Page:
New Testament Greek Syntax

The Perfect Tense

In the NT the perfect tense generally presents as one of three different actions:

Stative. A present continued or repeated action which has resulted from a past action, 55%

Ongoing relevance. A present relevance / state which is the result of a past action, 35%

Aorist. Indistinguishable from an punctiliar aorist - determined by context, 10%

In the gospels 97% of perfect indicatives appear in the context of direct speech

i] Intensive Perfect (Resultative)

Emphasizing the present results or present state achieved after a past action

Translate as an English present tense

your sins ARE FORGIVEN

afewntai soi ai aJmartiai sou


The Greek Perfect is concerned with result, the English with the absence of an interval

For by grace ARE ye SAVED, KJV;

not: for by grace you HAVE BEEN SAVED, RSV.

th gar cariti este sesw/smenoi

ii] Extensive Perfect (Consummative)

Emphasizing a past completed action from which has come abiding results

Translate as an English present perfect

Often found among aorists and the verb is often transitive.

your faith HAS MADE you well

hJ pistiV sou seswken se

iii] Broken continuity (Iterative)

Expressing a past event which involved repeated actions for its completion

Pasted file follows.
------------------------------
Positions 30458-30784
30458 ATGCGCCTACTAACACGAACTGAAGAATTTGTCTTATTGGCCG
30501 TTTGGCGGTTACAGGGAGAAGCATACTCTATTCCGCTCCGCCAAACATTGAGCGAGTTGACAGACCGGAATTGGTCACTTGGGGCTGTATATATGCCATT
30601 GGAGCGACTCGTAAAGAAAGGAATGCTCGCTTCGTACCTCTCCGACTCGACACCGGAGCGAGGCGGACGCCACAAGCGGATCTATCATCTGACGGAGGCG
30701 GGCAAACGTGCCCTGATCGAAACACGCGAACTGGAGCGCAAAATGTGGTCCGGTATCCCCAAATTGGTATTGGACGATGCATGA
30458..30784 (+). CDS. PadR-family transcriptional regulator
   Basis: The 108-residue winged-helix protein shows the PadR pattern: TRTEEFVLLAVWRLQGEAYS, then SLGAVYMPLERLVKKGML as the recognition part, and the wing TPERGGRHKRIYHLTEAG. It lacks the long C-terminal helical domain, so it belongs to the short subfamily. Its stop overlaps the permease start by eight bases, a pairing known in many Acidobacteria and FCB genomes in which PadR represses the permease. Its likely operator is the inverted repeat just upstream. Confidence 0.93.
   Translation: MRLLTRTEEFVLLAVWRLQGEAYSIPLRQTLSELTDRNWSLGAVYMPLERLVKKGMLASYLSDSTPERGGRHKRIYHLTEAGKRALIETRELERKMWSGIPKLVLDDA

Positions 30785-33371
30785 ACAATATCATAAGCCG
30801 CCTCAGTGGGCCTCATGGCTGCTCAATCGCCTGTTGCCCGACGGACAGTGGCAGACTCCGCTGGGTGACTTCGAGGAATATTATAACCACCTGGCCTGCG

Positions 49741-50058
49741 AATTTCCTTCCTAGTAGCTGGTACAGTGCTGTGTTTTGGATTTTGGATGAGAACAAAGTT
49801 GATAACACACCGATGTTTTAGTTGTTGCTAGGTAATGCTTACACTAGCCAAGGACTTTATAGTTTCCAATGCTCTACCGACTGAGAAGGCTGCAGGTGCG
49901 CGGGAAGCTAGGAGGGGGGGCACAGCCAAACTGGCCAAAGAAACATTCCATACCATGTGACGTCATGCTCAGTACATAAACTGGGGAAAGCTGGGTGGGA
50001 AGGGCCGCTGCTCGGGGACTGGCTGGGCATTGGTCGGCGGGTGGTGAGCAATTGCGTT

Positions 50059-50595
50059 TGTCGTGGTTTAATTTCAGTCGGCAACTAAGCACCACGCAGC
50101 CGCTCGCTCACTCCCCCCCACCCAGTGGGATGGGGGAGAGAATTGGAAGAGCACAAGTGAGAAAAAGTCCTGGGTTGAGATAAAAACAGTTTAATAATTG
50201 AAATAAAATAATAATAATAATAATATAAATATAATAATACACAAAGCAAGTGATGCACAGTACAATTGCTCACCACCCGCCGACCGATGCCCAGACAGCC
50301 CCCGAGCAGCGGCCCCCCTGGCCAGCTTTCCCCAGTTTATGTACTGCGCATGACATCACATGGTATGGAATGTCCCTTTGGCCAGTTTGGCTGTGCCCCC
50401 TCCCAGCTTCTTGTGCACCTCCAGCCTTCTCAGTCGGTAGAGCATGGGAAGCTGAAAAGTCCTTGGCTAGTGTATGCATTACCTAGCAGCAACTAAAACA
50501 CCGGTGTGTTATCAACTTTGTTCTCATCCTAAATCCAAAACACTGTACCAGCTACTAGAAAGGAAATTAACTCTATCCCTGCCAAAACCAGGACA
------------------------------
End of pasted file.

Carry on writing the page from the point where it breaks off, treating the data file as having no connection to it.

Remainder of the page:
those whom I SENT to you (in succession)

tina wJn apestalka pros uJmaV

iv] Dramatic (Aoristic, Historical)

Vividly describing a past event

The results of the action are emphasized, but "without concern for present consequences"

A similar expression to the historic present and the dramatic aorist

I GOT no relief

ouk eschka anesin

v] Gnomic (Omnitemporal)

Describes a custom of society or a generally accepted truth

a wife IS BOUND as long as her husband is living

gunh dedetai ef oJson cronon zh oJ anhr authV

vi] Futuristic (Proleptic, prophetic)

Expressing the results of an action that is still in the future

Often occurs in the apodosis of a conditional sentence

the one who loves his neighbor HAS FULFILLED the law

oJ agapwn ton eJteron nomon peplhrwken

vii] Allegorical (Perfect of Allegory, Moule p14.)

Expressing an Old Testament event that has contemporary significance

eg. Jn.6:32, Act.7:35, Gal.3:18, 4:23, Heb.7:6,9, 8:5

by faith HE HAS KEPT the passover

pistei pepoihken to pasca

i] The Periphrastic Perfect

The perfect part. + an auxiliary verb, usually eimi, sometimes ginomai. Only 40 examples


egeneto eskotwmenh

ii] Perfect present verbs

Stative verbs that occur in the perfect tense but are read as present tense

oida, eJsthka, pepoiqa, memnhmai


*A less than common usage*

For Greek font requirements see Syntax Notes

A Commentary on the Greek New Testament Exegetical Notes

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